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  1. Understanding the Higher-Order Approach to Consciousness.Richard Brown, Hakwan Lau & Joseph E. LeDoux - 2019 - Trends in Cognitive Sciences 23 (9):754-768.
    Critics have often misunderstood the higher-order theory (HOT) of consciousness. Here we clarify its position on several issues, and distinguish it from other views such as the global The higher-order theory (HOT) of consciousness has often been misunderstood by critics. Here we clarify its position on several issues, and distinguish it from other views such as the global workspace theory (GWT) and early sensory models (e.g. first-order local recurrency theories). For example, HOT has been criticized for over-intellectualizing consciousness. We show (...)
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  • Know Thyself: Well-Being and Subjective Experience.Joseph LeDoux, Richard Brown, Daniel S. Pine & Stefan G. Hofmann - 2018 - Cerebrum (2018).
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  • Minority Reports: Consciousness and the Prefrontal Cortex.Matthias Michel & Jorge Morales - forthcoming - Mind and Language.
    Whether the prefrontal cortex is part of the neural substrates of consciousness is currently debated. Against prefrontal theories of consciousness, many have argued that neural activity in the prefrontal cortex does not correlate with consciousness but with subjective reports. We defend prefrontal theories of consciousness against this argument. We surmise that the requirement for reports is not a satisfying explanation of the difference in neural activity between conscious and unconscious trials, and that prefrontal theories of consciousness come out of this (...)
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  • Investigating Emotions as Functional States Distinct From Feelings.Ralph Adolphs & Daniel Andler - 2018 - Emotion Review 10 (3):191-201.
    We defend a functionalist approach to emotion that begins by focusing on emotions as central states with causal connections to behavior and to other cognitive states. The approach brackets the conscious experience of emotion, lists plausible features that emotions exhibit, and argues that alternative schemes are unpromising candidates. We conclude with the benefits of our approach: one can study emotions in animals; one can look in the brain for the implementation of specific features; and one ends up with an architecture (...)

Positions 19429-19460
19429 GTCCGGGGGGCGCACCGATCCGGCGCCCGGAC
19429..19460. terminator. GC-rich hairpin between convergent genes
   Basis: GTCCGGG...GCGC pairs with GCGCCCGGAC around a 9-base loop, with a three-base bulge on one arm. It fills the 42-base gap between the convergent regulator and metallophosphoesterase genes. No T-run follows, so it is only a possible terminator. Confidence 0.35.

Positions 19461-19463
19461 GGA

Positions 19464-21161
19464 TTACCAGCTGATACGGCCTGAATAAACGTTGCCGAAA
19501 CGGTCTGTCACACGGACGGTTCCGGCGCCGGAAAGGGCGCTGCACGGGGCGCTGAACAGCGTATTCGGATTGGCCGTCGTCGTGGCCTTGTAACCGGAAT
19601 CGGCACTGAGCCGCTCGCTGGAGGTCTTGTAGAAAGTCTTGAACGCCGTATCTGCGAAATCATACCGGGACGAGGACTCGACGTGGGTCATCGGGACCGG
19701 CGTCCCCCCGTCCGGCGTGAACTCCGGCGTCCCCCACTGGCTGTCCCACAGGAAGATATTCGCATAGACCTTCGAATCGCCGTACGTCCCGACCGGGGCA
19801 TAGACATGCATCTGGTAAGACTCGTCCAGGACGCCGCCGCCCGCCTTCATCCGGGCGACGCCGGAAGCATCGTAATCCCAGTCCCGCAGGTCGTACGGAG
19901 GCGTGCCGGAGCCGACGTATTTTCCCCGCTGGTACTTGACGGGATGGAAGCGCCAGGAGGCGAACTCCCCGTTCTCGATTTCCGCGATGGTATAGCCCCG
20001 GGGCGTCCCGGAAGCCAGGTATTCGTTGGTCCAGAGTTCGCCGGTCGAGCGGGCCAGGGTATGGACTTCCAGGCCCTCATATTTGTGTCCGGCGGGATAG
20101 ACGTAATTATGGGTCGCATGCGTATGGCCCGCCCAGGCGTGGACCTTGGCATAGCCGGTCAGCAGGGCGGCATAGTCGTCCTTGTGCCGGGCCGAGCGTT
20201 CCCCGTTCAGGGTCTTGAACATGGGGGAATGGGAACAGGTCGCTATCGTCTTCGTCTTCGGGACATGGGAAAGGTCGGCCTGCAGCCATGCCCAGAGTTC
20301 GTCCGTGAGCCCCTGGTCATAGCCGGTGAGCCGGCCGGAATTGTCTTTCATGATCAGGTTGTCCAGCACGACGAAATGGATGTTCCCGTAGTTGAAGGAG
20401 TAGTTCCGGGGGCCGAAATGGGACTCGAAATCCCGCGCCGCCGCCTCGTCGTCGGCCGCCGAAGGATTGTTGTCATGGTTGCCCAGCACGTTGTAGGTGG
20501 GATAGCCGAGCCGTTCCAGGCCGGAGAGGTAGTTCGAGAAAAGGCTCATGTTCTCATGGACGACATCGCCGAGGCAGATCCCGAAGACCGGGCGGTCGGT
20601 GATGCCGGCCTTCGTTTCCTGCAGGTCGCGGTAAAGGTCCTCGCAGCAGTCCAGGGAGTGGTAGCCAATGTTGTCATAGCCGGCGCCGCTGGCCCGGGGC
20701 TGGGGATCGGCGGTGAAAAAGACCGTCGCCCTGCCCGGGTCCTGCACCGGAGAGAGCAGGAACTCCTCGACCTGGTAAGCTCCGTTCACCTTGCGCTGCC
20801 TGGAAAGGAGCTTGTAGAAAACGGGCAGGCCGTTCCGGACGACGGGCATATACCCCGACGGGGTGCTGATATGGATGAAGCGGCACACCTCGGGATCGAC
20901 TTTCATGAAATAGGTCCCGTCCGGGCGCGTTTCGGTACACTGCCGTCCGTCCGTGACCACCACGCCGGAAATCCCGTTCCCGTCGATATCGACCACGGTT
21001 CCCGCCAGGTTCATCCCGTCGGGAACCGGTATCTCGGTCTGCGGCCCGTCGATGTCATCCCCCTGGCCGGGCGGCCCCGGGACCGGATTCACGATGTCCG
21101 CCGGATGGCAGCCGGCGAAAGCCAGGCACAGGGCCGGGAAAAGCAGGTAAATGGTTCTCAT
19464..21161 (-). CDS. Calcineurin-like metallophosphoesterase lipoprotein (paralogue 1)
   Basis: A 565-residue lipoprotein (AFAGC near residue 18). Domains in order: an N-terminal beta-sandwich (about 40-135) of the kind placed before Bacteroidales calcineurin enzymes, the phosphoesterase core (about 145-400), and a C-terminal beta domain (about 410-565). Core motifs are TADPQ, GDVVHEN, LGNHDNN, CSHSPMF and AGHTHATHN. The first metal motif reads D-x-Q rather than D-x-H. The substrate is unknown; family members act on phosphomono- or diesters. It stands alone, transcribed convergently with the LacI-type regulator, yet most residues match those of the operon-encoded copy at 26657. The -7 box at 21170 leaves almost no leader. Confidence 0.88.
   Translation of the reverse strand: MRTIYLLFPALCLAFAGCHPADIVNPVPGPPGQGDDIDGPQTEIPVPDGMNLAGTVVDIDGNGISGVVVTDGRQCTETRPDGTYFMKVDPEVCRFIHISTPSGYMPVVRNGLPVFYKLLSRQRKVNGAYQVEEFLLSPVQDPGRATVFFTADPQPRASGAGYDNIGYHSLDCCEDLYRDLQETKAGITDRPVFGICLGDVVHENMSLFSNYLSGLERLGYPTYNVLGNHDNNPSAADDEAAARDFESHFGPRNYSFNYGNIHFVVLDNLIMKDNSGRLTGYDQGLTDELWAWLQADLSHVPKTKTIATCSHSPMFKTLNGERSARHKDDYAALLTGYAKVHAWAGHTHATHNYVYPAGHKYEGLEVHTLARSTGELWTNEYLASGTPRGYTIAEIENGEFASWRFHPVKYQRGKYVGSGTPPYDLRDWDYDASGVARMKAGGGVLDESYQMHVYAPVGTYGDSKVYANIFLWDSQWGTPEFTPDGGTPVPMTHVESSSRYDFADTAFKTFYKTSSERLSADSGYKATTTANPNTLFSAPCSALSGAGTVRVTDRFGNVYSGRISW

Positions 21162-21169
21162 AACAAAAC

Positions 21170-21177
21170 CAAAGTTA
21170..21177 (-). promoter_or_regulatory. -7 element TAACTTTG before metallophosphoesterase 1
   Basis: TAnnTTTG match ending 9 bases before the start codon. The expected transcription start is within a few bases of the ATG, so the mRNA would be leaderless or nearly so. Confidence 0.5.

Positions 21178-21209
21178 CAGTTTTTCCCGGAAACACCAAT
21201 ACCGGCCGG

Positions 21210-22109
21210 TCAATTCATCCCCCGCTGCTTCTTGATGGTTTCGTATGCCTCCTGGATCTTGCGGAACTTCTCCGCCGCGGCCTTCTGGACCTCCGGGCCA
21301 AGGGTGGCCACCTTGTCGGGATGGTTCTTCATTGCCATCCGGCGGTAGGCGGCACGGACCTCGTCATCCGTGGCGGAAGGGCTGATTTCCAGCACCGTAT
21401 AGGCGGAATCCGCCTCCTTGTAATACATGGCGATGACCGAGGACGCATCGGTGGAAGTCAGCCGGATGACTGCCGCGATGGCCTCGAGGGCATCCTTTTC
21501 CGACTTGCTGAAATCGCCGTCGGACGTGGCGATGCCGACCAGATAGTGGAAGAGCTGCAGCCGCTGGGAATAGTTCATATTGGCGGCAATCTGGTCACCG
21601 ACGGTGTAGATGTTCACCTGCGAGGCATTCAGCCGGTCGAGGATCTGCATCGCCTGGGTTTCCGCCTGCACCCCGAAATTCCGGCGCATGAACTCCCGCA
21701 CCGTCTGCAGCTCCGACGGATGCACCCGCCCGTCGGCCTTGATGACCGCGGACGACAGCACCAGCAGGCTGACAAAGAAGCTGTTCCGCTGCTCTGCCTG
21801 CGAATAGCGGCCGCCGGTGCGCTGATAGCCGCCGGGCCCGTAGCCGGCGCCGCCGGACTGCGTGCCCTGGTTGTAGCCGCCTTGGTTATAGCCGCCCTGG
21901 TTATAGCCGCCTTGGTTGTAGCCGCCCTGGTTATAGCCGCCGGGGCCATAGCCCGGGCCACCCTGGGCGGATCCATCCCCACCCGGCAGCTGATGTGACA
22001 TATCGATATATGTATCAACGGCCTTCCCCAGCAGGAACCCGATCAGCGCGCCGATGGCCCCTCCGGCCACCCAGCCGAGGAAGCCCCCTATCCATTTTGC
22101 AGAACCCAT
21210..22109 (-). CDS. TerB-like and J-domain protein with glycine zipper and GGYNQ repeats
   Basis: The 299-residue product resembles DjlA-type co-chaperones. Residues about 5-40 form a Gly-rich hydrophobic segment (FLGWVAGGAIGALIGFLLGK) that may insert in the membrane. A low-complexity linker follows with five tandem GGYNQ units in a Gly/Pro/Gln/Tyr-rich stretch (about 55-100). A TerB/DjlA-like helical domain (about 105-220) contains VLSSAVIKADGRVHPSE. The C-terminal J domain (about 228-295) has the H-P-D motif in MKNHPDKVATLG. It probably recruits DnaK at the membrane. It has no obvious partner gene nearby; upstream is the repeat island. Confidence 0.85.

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  • A Model for Basic Emotions Using Observations of Behavior in Drosophila.Simeng Gu, Fushun Wang, Nitesh P. Patel, James A. Bourgeois & Jason H. Huang - 2019 - Frontiers in Psychology 10.
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  • Darwin’s Other Dilemmas and the Theoretical Roots of Emotional Connection.Robert J. Ludwig & Martha G. Welch - 2019 - Frontiers in Psychology 10.
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  • Brain Projective Reality: Novel Clothes for the Emperor.Arturo Tozzi, James F. Peters, Andrew A. Fingelkurts, Alexander A. Fingelkurts & Pedro C. Marijuán - 2017 - Physics of Life Reviews 21:46-55.
    First of all, we would like to gratefully thank all commentators for the attention and effort they have put into reading and responding to our review paper [this issue] and for useful observations that suggest novel applications for our framework. We understand and accept that some of our claims might appear controversial and raise skepticism, because the overall neural framework we have proposed is difficult to frame in established categories, given its strong multidisciplinary character. To make an example, Elsevier is (...)
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  • Alexithymia and the Reduced Ability to Represent the Value of Aversively Motivated Actions.Francesca Starita & Giuseppe di Pellegrino - 2018 - Frontiers in Psychology 9.
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  • Commentary: The Affective Core of the Self: A Neuro-Archetypical Perspective on the Foundations of Human Subjectivity.Gregory Bonn - 2017 - Frontiers in Psychology 8.
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